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Clean Fuels Sustainability Workshop a Great Success
Nov 9, 2022, 22:56 PM
The Environmental Science Program hosted the Clean Fuels Sustainability Workshop Nov. 1-2 in St. Louis. It focused on a number of policy, energy, environmental and economic issues impacting the biodiesel, renewable diesel and sustainable aviation fuel industries. The workshop was preceded by a general session with the annual Biodiesel Technical Workshop and featured talks on the current state of the industry, Clean Fuels’ vision for 2030 and 2050, federal and state policy updates, the latest work from the Environmental Science Program and recent developments in oil and grease feedstocks.
The Sustainability Workshop was well attended by about 50 participants representing the private industry in agriculture and crop development, non-governmental organizations, USDA and DOE, numerous state soybean associations and academia.
The workshop kicked off with a presentation on national greenhouse gas inventories by representatives of USDA from a research and policy perspective. A session on corporate GHG accounting was held in which Agendi, the ADM Director of Global Sustainability Programs, and Bunge’s Manager of Environmental, Social and Governance programs each spoke about their approaches on managing the triple bottom line for their supply chains while achieving GHG emission reductions. They were concerned about standardization within certain regulations and voiced their belief that private industry cannot do this all by themselves and that growers must be heavily involved.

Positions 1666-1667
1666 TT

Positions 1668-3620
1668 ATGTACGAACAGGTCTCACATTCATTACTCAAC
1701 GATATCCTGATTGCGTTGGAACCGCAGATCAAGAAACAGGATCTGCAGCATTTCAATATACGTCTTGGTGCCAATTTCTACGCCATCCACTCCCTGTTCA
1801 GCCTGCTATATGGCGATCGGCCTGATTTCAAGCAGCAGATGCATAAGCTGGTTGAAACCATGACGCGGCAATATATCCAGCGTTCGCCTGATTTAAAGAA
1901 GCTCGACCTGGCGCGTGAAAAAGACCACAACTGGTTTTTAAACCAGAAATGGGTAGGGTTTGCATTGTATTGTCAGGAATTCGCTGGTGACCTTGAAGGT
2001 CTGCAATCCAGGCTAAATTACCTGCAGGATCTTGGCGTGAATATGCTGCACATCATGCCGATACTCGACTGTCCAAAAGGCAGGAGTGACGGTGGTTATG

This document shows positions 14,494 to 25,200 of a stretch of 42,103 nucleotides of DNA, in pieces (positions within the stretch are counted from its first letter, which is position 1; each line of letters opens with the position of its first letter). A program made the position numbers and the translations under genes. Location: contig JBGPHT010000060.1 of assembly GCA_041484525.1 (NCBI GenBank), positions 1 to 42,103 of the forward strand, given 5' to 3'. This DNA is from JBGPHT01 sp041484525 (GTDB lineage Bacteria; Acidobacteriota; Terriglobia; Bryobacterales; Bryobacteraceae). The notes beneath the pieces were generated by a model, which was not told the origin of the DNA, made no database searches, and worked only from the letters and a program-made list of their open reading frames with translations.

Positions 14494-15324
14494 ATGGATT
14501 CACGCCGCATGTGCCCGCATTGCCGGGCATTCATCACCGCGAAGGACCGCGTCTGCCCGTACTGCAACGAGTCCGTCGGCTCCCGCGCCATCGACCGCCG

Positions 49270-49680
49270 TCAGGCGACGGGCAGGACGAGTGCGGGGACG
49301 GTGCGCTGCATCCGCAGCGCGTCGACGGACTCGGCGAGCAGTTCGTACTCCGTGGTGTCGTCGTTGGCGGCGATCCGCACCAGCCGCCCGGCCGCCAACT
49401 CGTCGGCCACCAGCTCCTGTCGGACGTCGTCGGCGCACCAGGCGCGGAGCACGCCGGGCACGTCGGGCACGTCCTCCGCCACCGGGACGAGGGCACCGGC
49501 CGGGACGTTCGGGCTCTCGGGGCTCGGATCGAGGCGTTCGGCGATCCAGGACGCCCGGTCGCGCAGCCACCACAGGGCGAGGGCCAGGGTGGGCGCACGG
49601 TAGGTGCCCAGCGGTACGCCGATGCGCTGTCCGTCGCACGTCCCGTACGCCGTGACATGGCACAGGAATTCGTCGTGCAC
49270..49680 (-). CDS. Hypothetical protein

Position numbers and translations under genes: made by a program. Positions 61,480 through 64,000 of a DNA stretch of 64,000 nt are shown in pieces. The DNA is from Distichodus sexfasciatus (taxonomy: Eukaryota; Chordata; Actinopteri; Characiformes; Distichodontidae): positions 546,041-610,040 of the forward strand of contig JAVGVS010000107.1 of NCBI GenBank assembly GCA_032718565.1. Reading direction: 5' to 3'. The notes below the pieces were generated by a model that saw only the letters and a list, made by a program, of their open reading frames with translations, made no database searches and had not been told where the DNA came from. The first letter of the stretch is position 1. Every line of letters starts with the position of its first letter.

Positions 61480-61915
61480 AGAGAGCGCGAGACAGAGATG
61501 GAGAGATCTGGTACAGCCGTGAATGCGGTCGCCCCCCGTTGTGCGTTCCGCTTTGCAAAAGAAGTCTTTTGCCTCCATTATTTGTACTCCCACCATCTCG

Dr. David Babson, Program Director of the ARPA-E with the Department of Energy, gave the keynote address Wednesday morning. He focused on the New Carbon Economy, which does not aim to eliminate carbon but rather to leverage and value “new” carbon from biofuel feedstock production as a climate change mitigation strategy and sustainable energy creation. He spoke at length about land intensity, carbon storage and the value proposition to the landowner.
Argonne National Laboratory gave an update on the current release of GREET concerning biodiesel and renewable diesel in determining their CO2 equivalents and potential data gaps in the current analysis. These included more detailed data on UCO/animal fats production and collection plus their transport and substituting renewable/green methanol and/or hydrogen in the biodiesel and renewable diesel processes.
A session was held on the status of indirect land use change (iLUC) research focusing on the number of approaches to calculating an iLUC value and the significant variability in reported values which has a tremendous effect on biofuel production. The panelists dove into a variety of areas of uncertainty in iLUC calculations, noting the uncertainty around land use change emission factors, which is a novel focus of iLUC research.
The workshop concluded with presentations focused on agricultural/feedstock production. The presenters focused specifically on the ways in which carbon scoring at the farmgate can be improved through both changes in methodology and the addition of oilseed cover crops, as well as how technological advances may facilitate accounting for farmgate improvements in carbon intensity scores of biodiesel, renewable diesel and sustainable aviation fuel.